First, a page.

knitting machine operator at 



Cliff Johnson is a knitting machine operator at British knitwear brand and manufacturer John Smedley. Over almost 20 years, he has worked his way up to being one of the company’s most skilled knitters and values the company’s long heritage, its export prowess and the feeling of community spirit.


Cliff Johnson joined John Smedley in March 2001, attracted by the company’s dedication to craftsmanship built up over generations. The British knitwear brand and manufacturer was founded in 1784 and is the oldest factory still in operation, a fact which Cliff relishes.

John Smedley is one of the last of its kind to manufacture 100% of its products in the UK and one of the few remaining vertical manufacturers, buying yarn and knitting it into garments on site. Cliff is a central part of the company’s production team in a specialised role, with responsibility for producing collars, pockets and anything that doesn’t form the main part of the garment.

He spent a couple of years working in the yarn room before moving into the rib and trim section, undertaking some structured training as well as picking up skills passed down from colleagues on the company’s Shima Seiki knitting machines. He says the most important things in his role are a commitment to quality and working well under pressure.

In this part of the factory, there are thirteen Shima machines producing ribs and trims with each one programmed to create a particular piece, such as a V-neck or crew neck for sweaters or cardigans.

During his time at John Smedley, Cliff has developed a keen interest in the mechanics of the machines as


“there’s always something to learn”.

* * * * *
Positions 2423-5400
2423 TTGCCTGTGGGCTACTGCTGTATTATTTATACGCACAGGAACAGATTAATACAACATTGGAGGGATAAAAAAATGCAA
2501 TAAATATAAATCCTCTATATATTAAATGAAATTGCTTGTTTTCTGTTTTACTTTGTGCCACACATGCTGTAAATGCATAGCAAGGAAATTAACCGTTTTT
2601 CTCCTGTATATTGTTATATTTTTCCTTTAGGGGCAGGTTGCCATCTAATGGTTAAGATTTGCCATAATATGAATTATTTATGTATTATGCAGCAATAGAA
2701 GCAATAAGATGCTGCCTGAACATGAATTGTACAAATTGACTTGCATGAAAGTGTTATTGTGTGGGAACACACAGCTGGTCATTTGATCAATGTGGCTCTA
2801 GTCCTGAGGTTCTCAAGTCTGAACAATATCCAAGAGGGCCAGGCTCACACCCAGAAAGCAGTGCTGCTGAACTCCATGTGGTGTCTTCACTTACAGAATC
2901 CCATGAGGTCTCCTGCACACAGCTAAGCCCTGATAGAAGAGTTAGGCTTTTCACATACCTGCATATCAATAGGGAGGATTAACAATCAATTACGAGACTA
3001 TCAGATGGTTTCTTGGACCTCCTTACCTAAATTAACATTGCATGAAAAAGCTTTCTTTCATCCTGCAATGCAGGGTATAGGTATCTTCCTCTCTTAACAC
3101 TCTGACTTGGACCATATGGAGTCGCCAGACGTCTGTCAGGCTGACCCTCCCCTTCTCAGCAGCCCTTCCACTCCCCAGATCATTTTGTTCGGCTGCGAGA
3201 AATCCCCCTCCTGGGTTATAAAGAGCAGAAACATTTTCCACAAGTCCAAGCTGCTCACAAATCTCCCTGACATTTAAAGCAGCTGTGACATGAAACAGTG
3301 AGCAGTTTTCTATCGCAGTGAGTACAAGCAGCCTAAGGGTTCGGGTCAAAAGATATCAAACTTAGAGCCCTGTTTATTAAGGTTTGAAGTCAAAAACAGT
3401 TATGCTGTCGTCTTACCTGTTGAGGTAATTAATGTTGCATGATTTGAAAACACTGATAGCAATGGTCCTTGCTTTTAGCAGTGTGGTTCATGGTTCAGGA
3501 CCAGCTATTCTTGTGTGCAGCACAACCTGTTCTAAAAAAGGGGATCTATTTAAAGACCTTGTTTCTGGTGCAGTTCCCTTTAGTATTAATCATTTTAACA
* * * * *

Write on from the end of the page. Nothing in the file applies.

His interest comes in very handy as the machines are some of the hardest working on the factory floor.

The machines run from 6am on a Monday right the way through to 6am on a Saturday, stopping only for essential maintenance such as “blowing out” which requires an air line to blow away any collected lint. They are however, rather sensitive to the room temperature and need to be turned off if it gets too cold in the winter or too hot in the summer. 

It is a delicate balance, explains Cliff.


“If the steel in the machine retracts or expands by even a 1000th of an inch, it can cause havoc with the yarn,” he says.


Cliff believes that one of the largest challenges yet most rewarding aspects of his role is that no two days are the same.


“The nature of the machines means that new challenges arise daily and we are constantly learning, which is an environment our team really enjoys,” he says.


He also really enjoys being part of a close-knit team, which works together to support each other.


“Whenever we have a new starter at any level, we pass our joint knowledge onto them. This is also the case when any issues arise with the machines – everyone shares their own ideas on their approach and we pride ourselves in sharing our joint knowledge. We have a strong community mindset in the team, and all help each other where we can,” he explains.


Cliff’s initial feelings for the continuation of craftsmanship skills at John Smedley haven’t changed and the fact that all the garments are made in Derbyshire in the UK is also extremely important to him. He is proud that to be part of a company that is flying the flag for British manufacturing around the world – international sales make up more than half of John Smedley’s revenues, with Japan, Italy, US, France, Germany and Scandinavia as the biggest export markets.


“I’m very patriotic by nature” he says, “plus the amount of export involved gives me an enormous sense of pride”.




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